I wanted to provide abortions for my patients. My medical school wouldn’t teach me how.
“Last year brought one of the toughest moments I’d ever faced as a family doctor. A woman had shown up for her appointment after a three-hour drive to one of our clinics in Arkansas, and we had to turn her away. A state restriction had gone into effect, requiring that abortion providers contract with a physician who has hospital-admitting privileges.
“My staff and I had been attempting to comply with the law since it was passed in 2015. We reached out to every OB/GYN we could find. Receptionists would hang up on us or refuse to take a message. The doctors who did answer said that while they might personally support a woman’s right to choose, their colleagues did not. One told me that for him to sign on as a backup, he’d need permission not only from his hospital administrator but also from the Diocese of Little Rock – “and after that,” he added, “the pope.” We finally found a willing obstetrician in November.
“This fear doesn’t surprise me. Medication abortion is one of the safest procedures out there; it’s less risky than wisdom-tooth extraction (which requires anaesthesia). But doctors and nurses in Arkansas are so afraid of abortions – and the attendant politics – that it’s almost impossible to learn about them as a medical student, let alone administer them. Where I grew up, in the River Valley of western Arkansas, nobody said the word “abortion” out loud. When I went to medical school at the University of Arkansas for Medical Sciences (UAMS) in Little Rock, that censorious silence didn’t relent. Over four years, the most exposure we got to the topic was a half-hour guest lecture. (At that time, 17%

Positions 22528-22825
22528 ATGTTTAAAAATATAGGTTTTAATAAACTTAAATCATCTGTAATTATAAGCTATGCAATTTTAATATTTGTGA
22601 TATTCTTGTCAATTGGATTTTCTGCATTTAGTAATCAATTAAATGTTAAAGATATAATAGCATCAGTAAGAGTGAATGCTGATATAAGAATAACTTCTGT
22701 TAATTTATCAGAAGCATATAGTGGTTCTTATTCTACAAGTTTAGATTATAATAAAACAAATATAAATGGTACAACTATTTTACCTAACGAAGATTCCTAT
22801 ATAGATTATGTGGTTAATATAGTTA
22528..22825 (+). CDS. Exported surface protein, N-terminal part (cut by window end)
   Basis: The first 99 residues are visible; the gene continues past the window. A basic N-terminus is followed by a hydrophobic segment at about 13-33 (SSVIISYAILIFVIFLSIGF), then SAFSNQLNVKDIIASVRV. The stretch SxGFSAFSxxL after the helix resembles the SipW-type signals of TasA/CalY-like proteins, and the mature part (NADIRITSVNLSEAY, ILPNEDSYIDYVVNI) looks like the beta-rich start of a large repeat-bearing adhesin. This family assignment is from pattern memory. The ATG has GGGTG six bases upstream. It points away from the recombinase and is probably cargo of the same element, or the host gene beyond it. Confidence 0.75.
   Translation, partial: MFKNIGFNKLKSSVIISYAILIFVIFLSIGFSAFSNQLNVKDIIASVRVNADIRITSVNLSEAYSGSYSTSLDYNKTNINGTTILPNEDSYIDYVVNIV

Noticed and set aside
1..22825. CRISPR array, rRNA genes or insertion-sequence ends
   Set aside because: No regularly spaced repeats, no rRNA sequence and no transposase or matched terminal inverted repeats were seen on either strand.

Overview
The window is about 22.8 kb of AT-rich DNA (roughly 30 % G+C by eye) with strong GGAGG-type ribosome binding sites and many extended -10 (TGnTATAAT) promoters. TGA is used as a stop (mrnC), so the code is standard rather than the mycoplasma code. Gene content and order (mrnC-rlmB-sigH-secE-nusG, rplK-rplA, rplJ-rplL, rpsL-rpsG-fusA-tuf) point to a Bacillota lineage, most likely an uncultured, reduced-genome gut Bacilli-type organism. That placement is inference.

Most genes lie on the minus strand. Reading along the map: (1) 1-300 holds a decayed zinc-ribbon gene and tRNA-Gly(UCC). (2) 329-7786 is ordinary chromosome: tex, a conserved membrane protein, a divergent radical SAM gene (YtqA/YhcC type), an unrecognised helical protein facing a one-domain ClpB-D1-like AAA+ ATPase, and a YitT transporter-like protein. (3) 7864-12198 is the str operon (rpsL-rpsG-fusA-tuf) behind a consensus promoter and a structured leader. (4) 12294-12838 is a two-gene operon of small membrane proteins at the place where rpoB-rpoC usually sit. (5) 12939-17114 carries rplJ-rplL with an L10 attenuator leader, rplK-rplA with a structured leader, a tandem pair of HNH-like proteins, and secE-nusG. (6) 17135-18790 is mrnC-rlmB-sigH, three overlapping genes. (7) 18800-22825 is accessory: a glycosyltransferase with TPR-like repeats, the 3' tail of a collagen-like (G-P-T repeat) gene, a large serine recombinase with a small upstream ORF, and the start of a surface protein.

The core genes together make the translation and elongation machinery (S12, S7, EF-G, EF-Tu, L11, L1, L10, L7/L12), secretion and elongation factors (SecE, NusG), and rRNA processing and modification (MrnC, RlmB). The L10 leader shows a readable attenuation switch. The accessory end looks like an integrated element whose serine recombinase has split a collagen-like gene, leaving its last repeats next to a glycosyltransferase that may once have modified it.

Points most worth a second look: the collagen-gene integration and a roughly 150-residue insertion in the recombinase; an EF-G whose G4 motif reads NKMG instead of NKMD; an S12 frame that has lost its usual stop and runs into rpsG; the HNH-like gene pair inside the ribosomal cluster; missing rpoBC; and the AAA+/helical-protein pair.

of medical schools offered no formal abortion education, according to a national survey published by the American Journal of Obstetrics and Gynecology.)
“That implicit disapproval carried over to my residency in family medicine, which I began in 2008 at UAMS West in Fort Smith. Second-year residents gave presentations on a topic of their choice – and mine, on abortion, was the most highly attended and contentious that year. A senior faculty member vocally disagreed with my description of abortion as a common medical service, interrupting every few sentences and quoting the Bible at me. Someone dubbed me the “abortion chick,” and the nickname stuck. Whenever a patient at the clinic wanted to learn more about terminating a pregnancy, the staff would call me in to talk her through her options, even when I wasn’t scheduled on a shift…
“Today, I am one of four physicians regularly providing abortions in Arkansas, which is home to 1.5 million women…”
Stephanie Ho is the director of primary care for Planned Parenthood Great Plains.
SOURCE: Washington Post, by Stephanie Ho, 4 January 2019, as told to Post editor Sophia Nguyen ; VISUAL by Marina Muun for the Post